Ministers have marked the 73rd anniversary of their party voting against establishing the NHS to launch a surreptitious consultation on the imposition of prescription charges on people aged 60 to 66, to raise an estimated £226m per year.
The 8-week consultation was launched on July 1, just before the NHS birthday, to run through the summer holiday months when Parliament is in recess and the news media are stuffed with trivia, hidden away behind the hysteria over the football, and while many campaigners have been fixated on the recent White Paper and Health and Care Bill.
It argues that the upper age limit for prescription charges was initially linked with the pension age for women. Now, having repeatedly pushed this age further upwards to deny people pensions until 66 and soon 67, they want to follow up by saddling those who have already lost out with prescription charges – which have just risen again to £9.35 per item.
Two options for change would either impose the charges in one go on all aged over 60, or (the preferred lower profile method) phase them in. Neither option is acceptable.
England is the only country in Britain still subjected to prescription charges, which have been abolished by devolved governments in Wales (2007) Northern Ireland (2010) and Scotland (2011).
In each case the limited extra cost of scrapping charges on the 10% of NHS prescriptions that were not covered by exemptions has been seen as good value in exchange for ensuring that no patient is prevented from accessing all the medication they need by cost barriers.
This indeed was the principle underpinning the provision of medical, dental and ophthalmic services free of charge when the NHS was set up in the war-torn economy of Britain back in 1948. Experience disproved Tory claims that this would simply create a “moral hazard” in which freely available drugs, spectacles and fillings would be dispensed and consumed “frivolously” at an ever-increasing rate.
However there is clear evidence that imposition or increases in charges deter the poorest people from accessing medication or preventive treatment (while of course the poorest are also the most likely to have complex medical needs and chronic ill-health).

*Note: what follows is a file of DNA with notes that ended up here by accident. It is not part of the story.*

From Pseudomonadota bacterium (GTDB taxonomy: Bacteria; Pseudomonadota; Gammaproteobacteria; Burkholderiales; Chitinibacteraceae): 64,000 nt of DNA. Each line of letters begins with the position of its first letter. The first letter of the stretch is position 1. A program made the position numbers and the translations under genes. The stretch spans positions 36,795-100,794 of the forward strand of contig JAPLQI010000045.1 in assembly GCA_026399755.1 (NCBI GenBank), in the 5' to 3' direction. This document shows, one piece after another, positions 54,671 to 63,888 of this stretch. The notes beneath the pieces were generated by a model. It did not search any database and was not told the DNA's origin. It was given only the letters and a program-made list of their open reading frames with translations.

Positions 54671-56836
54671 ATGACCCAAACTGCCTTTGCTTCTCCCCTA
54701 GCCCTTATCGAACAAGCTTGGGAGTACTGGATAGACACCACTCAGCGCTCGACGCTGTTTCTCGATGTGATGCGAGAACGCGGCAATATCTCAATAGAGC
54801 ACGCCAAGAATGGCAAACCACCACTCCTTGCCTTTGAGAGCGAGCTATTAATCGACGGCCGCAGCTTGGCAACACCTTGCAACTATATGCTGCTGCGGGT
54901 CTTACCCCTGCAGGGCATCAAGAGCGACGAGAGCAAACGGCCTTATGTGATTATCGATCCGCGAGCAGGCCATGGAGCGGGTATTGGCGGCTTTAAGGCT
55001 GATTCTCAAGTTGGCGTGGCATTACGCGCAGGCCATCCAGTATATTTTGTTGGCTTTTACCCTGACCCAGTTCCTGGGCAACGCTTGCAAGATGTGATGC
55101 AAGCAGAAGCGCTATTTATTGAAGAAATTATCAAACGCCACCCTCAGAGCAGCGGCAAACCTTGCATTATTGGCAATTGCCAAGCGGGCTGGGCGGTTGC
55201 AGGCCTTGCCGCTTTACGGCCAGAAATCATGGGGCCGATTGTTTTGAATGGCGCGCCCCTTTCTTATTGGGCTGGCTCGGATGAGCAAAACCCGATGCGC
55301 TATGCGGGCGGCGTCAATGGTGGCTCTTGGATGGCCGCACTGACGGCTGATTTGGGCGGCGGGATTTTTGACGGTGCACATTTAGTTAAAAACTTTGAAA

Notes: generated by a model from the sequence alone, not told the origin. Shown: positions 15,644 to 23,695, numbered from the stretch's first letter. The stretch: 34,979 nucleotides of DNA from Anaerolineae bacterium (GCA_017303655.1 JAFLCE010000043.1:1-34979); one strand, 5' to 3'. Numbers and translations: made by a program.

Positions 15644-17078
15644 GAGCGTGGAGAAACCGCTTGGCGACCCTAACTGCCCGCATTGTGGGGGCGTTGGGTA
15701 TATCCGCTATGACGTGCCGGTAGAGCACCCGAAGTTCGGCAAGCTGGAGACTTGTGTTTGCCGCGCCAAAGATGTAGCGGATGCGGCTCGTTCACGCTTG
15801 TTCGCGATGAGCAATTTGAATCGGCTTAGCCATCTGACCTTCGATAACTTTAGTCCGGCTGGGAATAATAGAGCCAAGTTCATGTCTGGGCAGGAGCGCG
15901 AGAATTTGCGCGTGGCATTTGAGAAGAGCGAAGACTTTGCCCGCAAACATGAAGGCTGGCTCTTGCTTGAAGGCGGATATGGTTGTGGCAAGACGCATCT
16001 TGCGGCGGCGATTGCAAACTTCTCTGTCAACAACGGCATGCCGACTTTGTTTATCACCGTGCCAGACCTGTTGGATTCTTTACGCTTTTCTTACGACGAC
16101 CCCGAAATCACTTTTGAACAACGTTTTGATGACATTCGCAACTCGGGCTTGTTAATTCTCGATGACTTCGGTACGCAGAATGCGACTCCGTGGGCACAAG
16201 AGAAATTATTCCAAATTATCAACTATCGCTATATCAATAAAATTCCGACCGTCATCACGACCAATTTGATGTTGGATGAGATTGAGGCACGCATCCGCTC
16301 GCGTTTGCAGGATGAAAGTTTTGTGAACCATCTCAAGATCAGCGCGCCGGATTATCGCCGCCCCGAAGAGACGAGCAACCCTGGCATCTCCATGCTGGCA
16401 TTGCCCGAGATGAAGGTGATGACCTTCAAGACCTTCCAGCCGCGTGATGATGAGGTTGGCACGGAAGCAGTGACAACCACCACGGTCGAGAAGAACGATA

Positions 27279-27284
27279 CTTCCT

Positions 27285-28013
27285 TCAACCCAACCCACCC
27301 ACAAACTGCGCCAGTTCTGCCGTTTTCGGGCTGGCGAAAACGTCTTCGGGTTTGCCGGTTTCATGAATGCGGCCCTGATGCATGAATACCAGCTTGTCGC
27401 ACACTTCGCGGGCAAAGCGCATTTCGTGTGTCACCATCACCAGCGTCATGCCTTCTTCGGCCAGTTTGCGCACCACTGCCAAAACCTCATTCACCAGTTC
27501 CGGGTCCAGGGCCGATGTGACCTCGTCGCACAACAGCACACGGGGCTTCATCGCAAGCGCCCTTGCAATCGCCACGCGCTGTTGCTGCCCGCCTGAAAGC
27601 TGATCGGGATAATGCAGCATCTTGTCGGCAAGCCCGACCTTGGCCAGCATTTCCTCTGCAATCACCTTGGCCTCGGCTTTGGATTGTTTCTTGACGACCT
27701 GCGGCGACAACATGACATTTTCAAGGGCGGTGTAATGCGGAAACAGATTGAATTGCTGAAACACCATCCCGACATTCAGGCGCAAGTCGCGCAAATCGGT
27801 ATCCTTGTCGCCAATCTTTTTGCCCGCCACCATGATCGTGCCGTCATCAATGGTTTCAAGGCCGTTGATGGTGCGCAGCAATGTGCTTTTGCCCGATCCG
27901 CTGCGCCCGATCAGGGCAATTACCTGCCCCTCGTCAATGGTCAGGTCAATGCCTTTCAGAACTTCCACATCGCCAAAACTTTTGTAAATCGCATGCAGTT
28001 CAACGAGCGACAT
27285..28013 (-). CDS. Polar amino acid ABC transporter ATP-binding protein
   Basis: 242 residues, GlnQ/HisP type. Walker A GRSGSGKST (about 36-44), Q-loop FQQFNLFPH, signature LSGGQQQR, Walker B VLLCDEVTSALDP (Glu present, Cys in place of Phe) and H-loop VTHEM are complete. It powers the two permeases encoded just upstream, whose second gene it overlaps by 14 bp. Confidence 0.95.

After the Johnson government’s ideological precursors in the Thatcher government had controversially hiked up prescription charges three-fold from 1979-1984, an IFS report found that the result was a 40% reduction in the number of chargeable prescriptions dispensed. When the Tories went on to impose charges for eye tests, the rate of testing plummeted from 25 per 1,000 people to just 8.
Now, even though prescription charges raise a vanishingly small proportion (less than £5 in every £1000, 0.4%) of the £137 billion annual cost of the NHS in England, and the financial plight of many of the poorest families has been worsened and health inequalities widened by the Covid pandemic, ministers have decided to demonstrate their contempt for evidence and the values of the NHS.
The cynical ‘Impact Assessment’ published as a justification for the new charges fails to mention the positive impact of scrapping charges, and shies away from evidence around the world of the deterrent impact of charges on those with lowest income seeking health care.
It deals only in percentages, not numbers, and notes that 61% of the current 60-66 age group (equating to 1.5m people) are ‘high users’ of prescription drugs, averaging 34 items per year, compared with just 28% of 55-59 year-olds. 27% of high users in other age groups do not, for whatever reason, buy prepayment certificates (costing £108 per year or £120 if paid quarterly or monthly): but the Assessment does not look at the numbers of people aged 60+ who might struggle to find up-front payments or pay singly for prescriptions.
It admits that among asthma patients 57% of whom reduced medication or had skipped medication as a result of prescription costs, resulting in 24% of those surveyed suffering asthma attacks, more than half of them serious enough to require hospital treatment. But it does not explore the consequent costs to the NHS and consequences for the patients and their families.
The £226m they are seeking to screw from just 2.4m people in this age group would increase the total prescription charge income by more than a third, but it’s still a drop in the bucket.
It would bring total prescription charges up to just £840m – out of a current NHS drugs bill of £10.5bn. After Rishi Sunak’s recent budget, which denied the NHS any extra funding to recover after Covid, the Assessment’s claim that this small amount of extra money would be “invested” in the NHS – and yield an astounding £8.4bn worth of improved health, despite brutal cuts in public health spending – defies belief.
If ministers want extra money for the NHS they should start to tax the billionaires and corporations who have coined in profits while millions have struggled during the pandemic. Rather than slapping on new charges that will undermine the NHS and its principles they should be scrapping the charges on the 10% of prescriptions that are paid for.
That’s what pensioners’ groups, trade unions, opposition parties and campaigners need to be saying loud and clear in the next few weeks.
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